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Fig. 2. Structure of the InlB LRR region (residues 77–242). The right-handed coil of the LRR alternates between β-strands and 310-helices. The β-strands form the concave face of the molecule and have a superhelical twist not observed in other LRR proteins. This figure and Fig. 4 were generated with MOLSCRIPT (48) and rendered with RASTER3D (49).

convex face of the molecule (Fig. 2). This curvature would appear to limit the possible number of tandem LRRs, because a closed circle would be formed. However, the InlB β-strands are twisted and give the entire structure a right-handed superhelical twist, thereby placing no obvious limits on the possible number of tandem repeats (39). The β-strands of RI, U2LRR, and rnalp are not as extensively twisted and indeed place a limit on the number of possible tandem repeats. It is not clear at present what gives rise to this difference.

The coil regions connecting β-strands and 310-helices constitute the great majority (14–17 residues) of the 22-residue InlB LRR. Even though these regions lack conventional secondary structure, they form highly regular structures (rms deviation of 0.32 Å in Cα positions). This regularity may in part be caused by the presence of water molecules that act as extensions of secondary structure. These waters are intercalated between repeats and form bridging hydrogen bonds between main-chain atoms of adjacent repeats. Structural determination of InlB to high resolution (1.86 Å) allowed visualization of three distinct spines of water molecules that run the length of the repeat region (39). Some of these hydrogen bond-mediating waters are also observed in the 2.0-Å resolution structure of human RI (42). A regular pattern of hydrogen bond-mediating waters is expected to be present in other LRR proteins and to be observed in high-resolution structures of other LRR proteins.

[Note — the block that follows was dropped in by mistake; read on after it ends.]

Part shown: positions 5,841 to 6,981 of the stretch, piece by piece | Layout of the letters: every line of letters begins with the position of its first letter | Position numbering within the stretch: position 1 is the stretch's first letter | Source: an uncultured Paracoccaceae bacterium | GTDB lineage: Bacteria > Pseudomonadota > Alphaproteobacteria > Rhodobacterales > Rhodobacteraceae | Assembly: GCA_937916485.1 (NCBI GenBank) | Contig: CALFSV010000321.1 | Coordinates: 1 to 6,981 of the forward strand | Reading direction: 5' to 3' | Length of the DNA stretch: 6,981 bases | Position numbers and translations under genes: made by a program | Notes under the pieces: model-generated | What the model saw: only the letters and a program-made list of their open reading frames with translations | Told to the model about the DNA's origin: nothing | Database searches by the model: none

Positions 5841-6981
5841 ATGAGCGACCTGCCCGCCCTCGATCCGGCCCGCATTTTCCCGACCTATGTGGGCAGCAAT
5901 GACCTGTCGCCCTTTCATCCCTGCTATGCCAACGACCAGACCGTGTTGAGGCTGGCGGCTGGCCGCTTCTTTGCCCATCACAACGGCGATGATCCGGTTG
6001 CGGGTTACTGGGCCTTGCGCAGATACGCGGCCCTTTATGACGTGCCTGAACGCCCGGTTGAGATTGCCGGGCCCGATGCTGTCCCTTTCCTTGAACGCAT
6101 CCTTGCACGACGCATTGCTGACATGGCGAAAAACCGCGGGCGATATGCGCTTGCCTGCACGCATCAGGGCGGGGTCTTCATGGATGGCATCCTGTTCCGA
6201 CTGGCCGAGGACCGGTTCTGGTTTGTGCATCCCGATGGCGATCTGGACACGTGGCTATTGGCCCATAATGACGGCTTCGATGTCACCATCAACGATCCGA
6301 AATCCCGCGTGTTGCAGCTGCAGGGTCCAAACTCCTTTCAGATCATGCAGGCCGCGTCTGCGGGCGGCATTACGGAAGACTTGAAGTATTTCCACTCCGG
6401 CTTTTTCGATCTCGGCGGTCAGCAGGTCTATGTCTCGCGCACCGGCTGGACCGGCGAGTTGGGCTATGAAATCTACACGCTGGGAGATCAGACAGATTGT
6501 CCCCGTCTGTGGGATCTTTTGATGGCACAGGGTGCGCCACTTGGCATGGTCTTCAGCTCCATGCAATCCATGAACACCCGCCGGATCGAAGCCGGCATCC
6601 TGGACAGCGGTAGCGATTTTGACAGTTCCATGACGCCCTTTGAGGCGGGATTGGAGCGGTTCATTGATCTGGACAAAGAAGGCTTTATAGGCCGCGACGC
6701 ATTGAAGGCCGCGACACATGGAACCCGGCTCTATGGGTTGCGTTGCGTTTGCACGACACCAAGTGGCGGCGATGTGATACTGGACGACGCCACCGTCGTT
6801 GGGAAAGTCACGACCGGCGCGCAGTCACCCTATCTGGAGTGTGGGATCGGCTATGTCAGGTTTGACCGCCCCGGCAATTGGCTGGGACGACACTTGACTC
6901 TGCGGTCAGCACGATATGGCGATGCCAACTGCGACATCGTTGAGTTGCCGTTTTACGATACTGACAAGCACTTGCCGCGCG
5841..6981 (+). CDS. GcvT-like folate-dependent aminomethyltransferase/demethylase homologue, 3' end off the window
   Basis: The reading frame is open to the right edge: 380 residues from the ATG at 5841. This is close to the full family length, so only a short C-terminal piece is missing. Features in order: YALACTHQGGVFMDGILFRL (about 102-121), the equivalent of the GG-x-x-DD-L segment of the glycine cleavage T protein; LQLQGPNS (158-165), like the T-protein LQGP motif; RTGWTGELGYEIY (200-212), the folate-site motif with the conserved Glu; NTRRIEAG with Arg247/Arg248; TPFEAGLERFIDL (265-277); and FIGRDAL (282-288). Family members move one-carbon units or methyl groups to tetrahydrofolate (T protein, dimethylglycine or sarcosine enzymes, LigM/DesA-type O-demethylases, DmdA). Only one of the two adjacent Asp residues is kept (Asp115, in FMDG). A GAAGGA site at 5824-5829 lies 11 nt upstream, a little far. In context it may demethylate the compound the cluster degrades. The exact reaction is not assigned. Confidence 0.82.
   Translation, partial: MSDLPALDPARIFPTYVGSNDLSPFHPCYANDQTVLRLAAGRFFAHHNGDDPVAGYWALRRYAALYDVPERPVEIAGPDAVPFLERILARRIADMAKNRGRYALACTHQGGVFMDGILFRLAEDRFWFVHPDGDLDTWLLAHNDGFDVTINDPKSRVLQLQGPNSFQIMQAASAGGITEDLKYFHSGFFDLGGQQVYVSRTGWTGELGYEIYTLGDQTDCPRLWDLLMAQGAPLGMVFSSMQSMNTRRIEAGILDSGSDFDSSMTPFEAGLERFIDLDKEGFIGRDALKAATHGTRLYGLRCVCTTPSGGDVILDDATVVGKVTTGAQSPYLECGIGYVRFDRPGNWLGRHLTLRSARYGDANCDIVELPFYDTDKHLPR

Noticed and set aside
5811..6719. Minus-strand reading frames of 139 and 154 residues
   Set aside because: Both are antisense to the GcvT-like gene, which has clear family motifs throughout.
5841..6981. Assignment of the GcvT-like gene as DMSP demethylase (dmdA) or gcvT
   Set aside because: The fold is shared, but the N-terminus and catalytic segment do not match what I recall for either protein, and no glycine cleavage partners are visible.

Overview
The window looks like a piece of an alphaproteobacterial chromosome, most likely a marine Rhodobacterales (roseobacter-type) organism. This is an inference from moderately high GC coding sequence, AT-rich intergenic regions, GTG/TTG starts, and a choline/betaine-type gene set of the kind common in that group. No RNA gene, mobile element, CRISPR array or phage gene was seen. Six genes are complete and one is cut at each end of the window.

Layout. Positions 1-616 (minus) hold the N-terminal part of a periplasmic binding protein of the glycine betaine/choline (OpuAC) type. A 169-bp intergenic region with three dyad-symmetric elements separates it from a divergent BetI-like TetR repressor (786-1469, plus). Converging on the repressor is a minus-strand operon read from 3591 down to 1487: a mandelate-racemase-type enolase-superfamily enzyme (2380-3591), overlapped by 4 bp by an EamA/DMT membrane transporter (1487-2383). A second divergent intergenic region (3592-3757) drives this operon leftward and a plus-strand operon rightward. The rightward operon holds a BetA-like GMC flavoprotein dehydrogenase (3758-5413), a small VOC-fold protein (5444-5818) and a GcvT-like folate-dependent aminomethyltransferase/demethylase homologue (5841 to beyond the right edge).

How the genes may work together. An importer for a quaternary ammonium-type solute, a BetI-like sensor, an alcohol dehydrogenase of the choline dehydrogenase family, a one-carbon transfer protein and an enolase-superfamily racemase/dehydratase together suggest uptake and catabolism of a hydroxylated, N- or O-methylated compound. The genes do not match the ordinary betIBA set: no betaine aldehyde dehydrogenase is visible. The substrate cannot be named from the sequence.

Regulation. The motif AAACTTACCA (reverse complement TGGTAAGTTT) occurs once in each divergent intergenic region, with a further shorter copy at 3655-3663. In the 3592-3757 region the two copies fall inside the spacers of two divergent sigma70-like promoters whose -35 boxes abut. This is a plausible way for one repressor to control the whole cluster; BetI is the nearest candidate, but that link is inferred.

LRR Flanking Sequences

The LRR regions are flanked by sequences that are conserved in the internalin family and that most likely play a role in providing stability. At the N terminus of the LRR region is a segment of ≈40 residues termed the “N-terminal cap” in InlB, because it provides a hydrophilic cap on the hydrophobic core of the first LRR (39). The hydrophobic core would be exposed to solvent at either end of the LRR were it not for other portions of the protein. The N-terminal cap forms numerous polar and hydrophobic interactions with the first LRR. The most prominent of these is a hydrophobic interaction with Tyr at position 20 of the first LRR, a highly conserved residue in the internalin family (Fig. 1).

In addition to its structural role, the N-terminal cap has been suggested to be involved in function based on the observation of two highly solvent-exposed calcium ions that bind to this region (39). The calciums are not required for formation of protein structure and may instead act as metal ion bridges between InlB and mammalian cell surface receptors or binding proteins. The N-terminal cap and LRR regions of InlB are sufficient to elicit mammalian cell effects and to induce phagocytosis (38).

At the C terminus of the LRR region is a conserved sequence of ≈100 residues termed the interrepeat (IR) region (17). The IR region is dispensable for the mammalian cell signaling activities of InlB but is required in InlA for inducing phagoctyosis (37). The IR region has not yet been visualized, but crystals of intact InlB have been obtained that should elucidate the role of this as well as other regions of internalins (M.M. and P.G., unpublished data). At least a portion of the IR region is likely to provide a hydrophilic cap on the last LRR.

LRR Pattern: Structural Residues

A total of 10 positions of the 22-residue internalin LRR are highly conserved and serve structural rather than functional roles. Seven positions (2, 5, 7, 12, 15, 18, and 21) of the repeat contain mainly Leus or Iles that point inward and compose the hydrophobic core of the protein (Fig. 3). Other hydrophobic residues are accommodated at these positions, including Val, Phe, Met, and Ala (Fig. 1). Position 10 also faces inward and usually contains Asns or Glns, which form the so-called “Asn ladder” (45). The Asn hydrogen bonds to main-chain atoms in its own repeat and to those in the preceding repeat. This explains why position 10 in the first repeat is not constrained to be an Asn or Gln.

The seven hydrophobic positions along with the Asn-ladder position define the internalin LRR sequence motif (Fig. 4). This motif corresponds almost identically to the 22-residue repeat

Fig. 3. Structure of a single InlB LRR. Positions 2, 5, 7, 10, 12, 14, 15, 17, 18, and 21 are conserved for structural reasons. The remaining positions are solvent exposed and variable. The register of the InlB LRR is that described for porcine RI (40).

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